October 31, 2023
Exports of main agricultural commodities made big weekly changes for wheat and soybeans; corn remained unchanged.
Wheat exports fell on 1 year low, prices remained below $6 mark
- Weekly exports recorded the biggest drop in 1 year, decreasing by -253,498 tons. The total shipments for the week ending October 19th were totaled 131,587 tons.
- The USDA downwardly revised global production forecasts for the current marketing year as lower output in Australia, Kazakhstan, and Ethiopia offset more abundant harvests in the United States.
- Prices were also lifted by persistent concerns that Ukraine may be unable to export its incoming crops, as Russian military forces repeatedly target Ukraine’s grain silos and port infrastructure.
- On the other hand, soaring export expectations from Russia continued to pressure global wheat benchmarks and kept US wheat prices 25% lower year-to-date.
Stable corn exports, but prices lowered amid increased supply expectations
- Corn exports fell below 500k tons after August 17th, totaling 483,692 tons.
- Corn futures in the US edged below $4.8 per bushel, not far from the nearly 3-year low touched at the start of September, as heavy rains in drought-hit agricultural regions of Argentina facilitated corn planting and boosted the supply prospects.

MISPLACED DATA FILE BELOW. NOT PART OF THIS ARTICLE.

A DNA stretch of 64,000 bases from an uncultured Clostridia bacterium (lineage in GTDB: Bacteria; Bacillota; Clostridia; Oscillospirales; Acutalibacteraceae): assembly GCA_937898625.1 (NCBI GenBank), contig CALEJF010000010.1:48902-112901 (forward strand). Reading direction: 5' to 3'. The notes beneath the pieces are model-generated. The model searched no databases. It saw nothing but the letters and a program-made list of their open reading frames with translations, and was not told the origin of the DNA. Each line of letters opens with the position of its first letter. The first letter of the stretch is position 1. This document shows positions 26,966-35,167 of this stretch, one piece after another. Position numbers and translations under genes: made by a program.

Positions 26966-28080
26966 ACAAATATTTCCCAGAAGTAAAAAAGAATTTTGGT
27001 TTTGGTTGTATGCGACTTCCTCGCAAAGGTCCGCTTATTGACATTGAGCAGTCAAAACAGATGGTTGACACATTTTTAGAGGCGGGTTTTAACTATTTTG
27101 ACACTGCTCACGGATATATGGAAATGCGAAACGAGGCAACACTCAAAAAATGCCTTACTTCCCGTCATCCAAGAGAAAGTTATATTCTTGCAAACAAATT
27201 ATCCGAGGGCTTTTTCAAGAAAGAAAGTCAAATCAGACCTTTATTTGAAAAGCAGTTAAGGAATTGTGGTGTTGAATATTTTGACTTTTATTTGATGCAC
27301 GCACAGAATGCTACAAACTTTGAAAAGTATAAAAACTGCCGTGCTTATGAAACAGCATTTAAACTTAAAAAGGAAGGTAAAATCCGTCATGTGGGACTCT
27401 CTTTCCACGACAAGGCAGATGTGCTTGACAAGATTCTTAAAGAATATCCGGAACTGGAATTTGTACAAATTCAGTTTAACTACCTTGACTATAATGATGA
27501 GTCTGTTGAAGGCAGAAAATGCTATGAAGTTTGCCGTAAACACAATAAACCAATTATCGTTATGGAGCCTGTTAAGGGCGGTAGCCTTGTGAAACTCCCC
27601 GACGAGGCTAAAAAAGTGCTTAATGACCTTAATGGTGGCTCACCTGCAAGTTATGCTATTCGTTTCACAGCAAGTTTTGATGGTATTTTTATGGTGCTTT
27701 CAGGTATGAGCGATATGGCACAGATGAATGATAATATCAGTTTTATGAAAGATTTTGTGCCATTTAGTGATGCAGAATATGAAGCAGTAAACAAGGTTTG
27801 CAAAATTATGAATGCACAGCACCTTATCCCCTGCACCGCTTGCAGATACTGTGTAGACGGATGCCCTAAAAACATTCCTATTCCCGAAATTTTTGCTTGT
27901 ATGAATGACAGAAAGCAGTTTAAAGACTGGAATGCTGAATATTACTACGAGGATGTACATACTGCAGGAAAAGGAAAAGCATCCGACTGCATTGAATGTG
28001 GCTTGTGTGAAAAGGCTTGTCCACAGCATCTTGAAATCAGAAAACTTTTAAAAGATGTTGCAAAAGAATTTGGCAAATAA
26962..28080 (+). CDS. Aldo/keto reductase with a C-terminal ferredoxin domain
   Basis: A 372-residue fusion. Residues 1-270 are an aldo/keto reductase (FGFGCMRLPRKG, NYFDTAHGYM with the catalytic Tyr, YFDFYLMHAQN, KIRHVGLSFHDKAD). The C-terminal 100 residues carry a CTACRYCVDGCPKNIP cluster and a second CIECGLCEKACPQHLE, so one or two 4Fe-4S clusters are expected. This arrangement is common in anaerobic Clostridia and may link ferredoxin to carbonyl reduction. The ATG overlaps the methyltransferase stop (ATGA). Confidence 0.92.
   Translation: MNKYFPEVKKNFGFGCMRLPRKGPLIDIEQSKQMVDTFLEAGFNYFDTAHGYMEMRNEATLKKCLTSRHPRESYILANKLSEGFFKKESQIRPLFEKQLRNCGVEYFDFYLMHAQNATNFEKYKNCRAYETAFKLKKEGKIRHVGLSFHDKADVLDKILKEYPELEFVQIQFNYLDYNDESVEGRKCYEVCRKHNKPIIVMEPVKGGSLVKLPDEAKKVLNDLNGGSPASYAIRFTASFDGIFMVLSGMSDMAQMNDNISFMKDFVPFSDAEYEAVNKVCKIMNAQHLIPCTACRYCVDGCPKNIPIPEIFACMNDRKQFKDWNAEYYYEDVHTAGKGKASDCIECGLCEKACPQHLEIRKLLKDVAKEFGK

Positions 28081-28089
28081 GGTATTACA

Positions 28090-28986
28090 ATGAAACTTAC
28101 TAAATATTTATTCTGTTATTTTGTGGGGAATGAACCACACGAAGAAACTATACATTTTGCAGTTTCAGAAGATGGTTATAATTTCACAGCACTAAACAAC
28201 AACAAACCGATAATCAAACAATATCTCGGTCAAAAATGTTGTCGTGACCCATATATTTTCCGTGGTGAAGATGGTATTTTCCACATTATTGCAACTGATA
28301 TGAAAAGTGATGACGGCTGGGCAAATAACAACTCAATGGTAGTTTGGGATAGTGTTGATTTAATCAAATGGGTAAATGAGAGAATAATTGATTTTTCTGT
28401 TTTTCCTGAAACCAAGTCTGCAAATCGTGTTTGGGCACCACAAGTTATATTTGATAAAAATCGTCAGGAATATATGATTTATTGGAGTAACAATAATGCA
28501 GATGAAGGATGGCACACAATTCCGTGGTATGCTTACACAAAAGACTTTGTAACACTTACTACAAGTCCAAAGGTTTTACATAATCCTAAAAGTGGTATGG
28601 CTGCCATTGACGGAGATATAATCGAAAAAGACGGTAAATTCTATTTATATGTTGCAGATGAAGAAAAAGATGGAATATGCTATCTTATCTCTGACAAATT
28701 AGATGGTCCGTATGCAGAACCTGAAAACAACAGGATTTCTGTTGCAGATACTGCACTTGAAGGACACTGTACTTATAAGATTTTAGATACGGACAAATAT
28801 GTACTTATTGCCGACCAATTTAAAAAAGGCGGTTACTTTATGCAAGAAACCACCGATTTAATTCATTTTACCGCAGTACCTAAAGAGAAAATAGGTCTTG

- The latest USDA report indicated that the US corn harvest progress stood at 59%, in line with expectations and surpassing the five-year averages. This comes on the back of weaker shipments to China since the latter opted to increase its sourcing from Brazil.
- China has secured about 780,000 tons of U.S. corn for 2023-24 compared with 3.4 million tons at this point a year ago and nearly 12 million tons two years ago.
Soaring soybeans exports, harvest in line with consensus
- U.S. soybean export inspections have seen an increase due to robust shipments to China, according to the Department of Agriculture data. The total shipments for the week ending on October 19th amounted to 2.4 million tons, up from 394,177 tons from the previous week.
- This was the third consecutive weekly increase in soybeans exports.
- Soybeans futures have fallen below the $13 per bushel mark due to progress in the Midwest harvest and the promising outlook for much-needed rainfall in important global grain-producing regions.
- In addition to the improved weather conditions, American farmers have made significant progress in their soybean harvest.
- According to the USDA’s weekly report released last week, they have completed 75% of the soybean harvest. This is in line with market expectations and is ahead of the typical harvest rates based on the five-year average.